New version (184.108.40.206) is up on http://www.mysticetus.com
The big news with this release is the ability to re-sight your animals and track their progress.
With this update, animal sightings take on a whole new look, including a track of where you saw the sighting back into the past, as well as speed and direction calculations. In this (very simple, contrived for the screenshot) example, I followed sighting 1 for a few re-sights, and then saw sighting 2, then got another fix on sighting 1:
There are no limits to how many individual sighting events and re-sight chains you can create. Simply make the Sighting Id the same as a previous sighting, and it will be included in a re-sight chain.
Of course, you can configure colors and such. What? You don’t like “Dark Salmon” for your re-sight track lines? Ok, like everything in Mysticetus, you can right click on the sighting (or its track) and choose Properties and change to what you want – that is how I changed the track color in the above example to “Lime Green” – or you can change the setting for all sightings/re-sights: open up System Options -> Map, and look for (new!) items that start with “Sighting – “:
Future updates will include probability circles and such (that is, where the animal could possibly be based on previous speed), but I figured I’d get the core re-sight feature out as soon as possible, and then add to it as I have time.
To enable re-sights, you need to tell Mysticetus which column in your sighting table is a “Sighting Id”. This is done by specifying that a particular column has a Sighting (or SightingCopyId) formula. These are new formulas specifically designed to manage re-sights.
For example, select your Sgt Id column in the Entry Manager (or whatever your column name is)
Note the red highlight…change the formula to Sighting (or SightingCopyId), and tell Mysticetus which other columns are used to specify Time and Sighting Position (Mysticetus uses these to draw the lines between re-sights, as well as calculate speed and heading information).
The Sighting formula will automatically try to increment your sighting ID for each new row. This is useful if you typically have multiple different sightings, but a few re-sights. You can replace the auto-generated sighting ID with one previously entered and Mysticetus will recognize the entry as a re-sight.
The SightingCopyId formula will copy the previous id, automatically making the new row a resight. This tends to be more useful when doing, for example, behavioral focal follows on a single sighting.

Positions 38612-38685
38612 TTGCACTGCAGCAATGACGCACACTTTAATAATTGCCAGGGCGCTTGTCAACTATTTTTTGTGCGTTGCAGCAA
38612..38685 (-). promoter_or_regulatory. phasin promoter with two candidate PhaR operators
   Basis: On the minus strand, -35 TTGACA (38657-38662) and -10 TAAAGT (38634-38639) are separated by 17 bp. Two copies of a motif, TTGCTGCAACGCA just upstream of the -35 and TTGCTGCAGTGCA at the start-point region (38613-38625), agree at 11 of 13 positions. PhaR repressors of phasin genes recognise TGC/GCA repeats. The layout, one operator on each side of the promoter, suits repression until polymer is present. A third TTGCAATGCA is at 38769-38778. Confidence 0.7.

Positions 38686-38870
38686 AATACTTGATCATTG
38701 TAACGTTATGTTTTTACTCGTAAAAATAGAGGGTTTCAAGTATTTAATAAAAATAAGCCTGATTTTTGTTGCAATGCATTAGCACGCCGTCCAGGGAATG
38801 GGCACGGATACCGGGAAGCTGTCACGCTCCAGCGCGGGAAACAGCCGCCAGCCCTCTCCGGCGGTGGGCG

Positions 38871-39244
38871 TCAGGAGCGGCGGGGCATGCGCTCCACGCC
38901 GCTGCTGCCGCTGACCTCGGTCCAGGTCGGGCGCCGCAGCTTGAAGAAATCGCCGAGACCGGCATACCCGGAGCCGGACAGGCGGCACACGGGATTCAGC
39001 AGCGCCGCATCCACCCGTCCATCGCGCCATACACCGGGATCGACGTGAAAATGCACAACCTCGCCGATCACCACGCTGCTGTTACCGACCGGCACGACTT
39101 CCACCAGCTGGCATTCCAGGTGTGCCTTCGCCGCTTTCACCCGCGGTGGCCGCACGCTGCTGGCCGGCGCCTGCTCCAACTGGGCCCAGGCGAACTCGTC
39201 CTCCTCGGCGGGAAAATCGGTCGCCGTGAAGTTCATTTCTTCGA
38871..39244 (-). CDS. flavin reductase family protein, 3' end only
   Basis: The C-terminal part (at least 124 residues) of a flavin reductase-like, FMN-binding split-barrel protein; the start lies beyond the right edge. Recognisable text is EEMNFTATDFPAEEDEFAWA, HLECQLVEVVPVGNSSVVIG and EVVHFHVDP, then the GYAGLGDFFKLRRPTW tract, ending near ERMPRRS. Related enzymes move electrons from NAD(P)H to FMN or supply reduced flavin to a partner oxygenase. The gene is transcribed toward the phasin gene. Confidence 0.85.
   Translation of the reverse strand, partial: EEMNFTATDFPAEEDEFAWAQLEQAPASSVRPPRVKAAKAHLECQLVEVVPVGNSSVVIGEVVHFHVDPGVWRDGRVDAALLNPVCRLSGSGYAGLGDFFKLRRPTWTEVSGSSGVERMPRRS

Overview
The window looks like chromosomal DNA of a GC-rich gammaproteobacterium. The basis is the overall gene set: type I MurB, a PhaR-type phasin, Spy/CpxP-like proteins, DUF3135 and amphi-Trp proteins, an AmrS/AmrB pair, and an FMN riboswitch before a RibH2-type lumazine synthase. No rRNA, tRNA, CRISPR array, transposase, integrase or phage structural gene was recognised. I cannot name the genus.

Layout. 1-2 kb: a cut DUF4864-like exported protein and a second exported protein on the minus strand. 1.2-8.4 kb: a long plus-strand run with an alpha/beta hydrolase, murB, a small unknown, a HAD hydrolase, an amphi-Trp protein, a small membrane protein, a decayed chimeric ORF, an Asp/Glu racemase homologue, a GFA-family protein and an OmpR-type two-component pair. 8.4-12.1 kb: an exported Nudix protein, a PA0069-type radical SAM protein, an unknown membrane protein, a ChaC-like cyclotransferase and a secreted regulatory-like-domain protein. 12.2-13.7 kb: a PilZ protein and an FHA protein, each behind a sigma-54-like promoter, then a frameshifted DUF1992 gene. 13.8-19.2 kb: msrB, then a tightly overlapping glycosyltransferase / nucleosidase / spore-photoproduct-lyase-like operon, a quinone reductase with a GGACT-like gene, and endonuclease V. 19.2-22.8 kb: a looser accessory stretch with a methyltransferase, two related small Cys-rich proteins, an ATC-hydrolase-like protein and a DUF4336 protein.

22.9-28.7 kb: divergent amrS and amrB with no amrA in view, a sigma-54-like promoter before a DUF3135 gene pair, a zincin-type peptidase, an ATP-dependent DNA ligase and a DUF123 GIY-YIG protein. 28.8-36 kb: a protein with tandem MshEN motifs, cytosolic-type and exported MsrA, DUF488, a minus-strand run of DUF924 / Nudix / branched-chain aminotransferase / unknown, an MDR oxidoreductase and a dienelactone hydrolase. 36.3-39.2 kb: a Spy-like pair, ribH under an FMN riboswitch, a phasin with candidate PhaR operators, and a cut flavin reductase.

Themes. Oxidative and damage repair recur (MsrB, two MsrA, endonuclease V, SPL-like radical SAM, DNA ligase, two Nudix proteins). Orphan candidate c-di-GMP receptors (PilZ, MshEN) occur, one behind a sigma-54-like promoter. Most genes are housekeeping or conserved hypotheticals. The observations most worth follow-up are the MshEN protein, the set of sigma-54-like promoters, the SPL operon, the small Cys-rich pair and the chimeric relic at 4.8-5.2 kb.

Anyways, let me know what else you’d like to see along these lines. I think the options are infinite and look forward to creating more cool features around this.
The previous release saw the first real crack at the theodolite space. This release adds one more feature: a Position Assistant.
This assistant continuously reads your GPS and provides average position and altitude, as well as letting you know the standard deviation of all your readings. In the above example, my GPS was partially obscured from the sky and, with a standard deviation of 1.3 meters, I don’t think we want to trust this particular GPS altitude very much. This gives you one more tool to help figure out where your ground station is located, and/or double check other calculation mechanisms.
Let me know what tools you’d like to see here – I have plans to implement various trig helper functions for figuring out ground station location and altitude. These will roll into the product over time…what would you like to see?
On the downloads page, http://www.mysticetus.com/downloads, I’ve now included Sample Templates.Mysticetus. This file contains a number of sample sheets (including ones using the new Sighting formula). To access these, click on the Ball -> Configure -> Entry Sheets and you’ll find a new icon for Import Entry Sheet. The function will ask which file, and which sheet, you want to import and, bam!, into your Mysticetus configuration it will go.
As always, I love feedback and constructive criticism. Swear words, I like not so much…unless they are part of a dirty limerick, of course. 🙂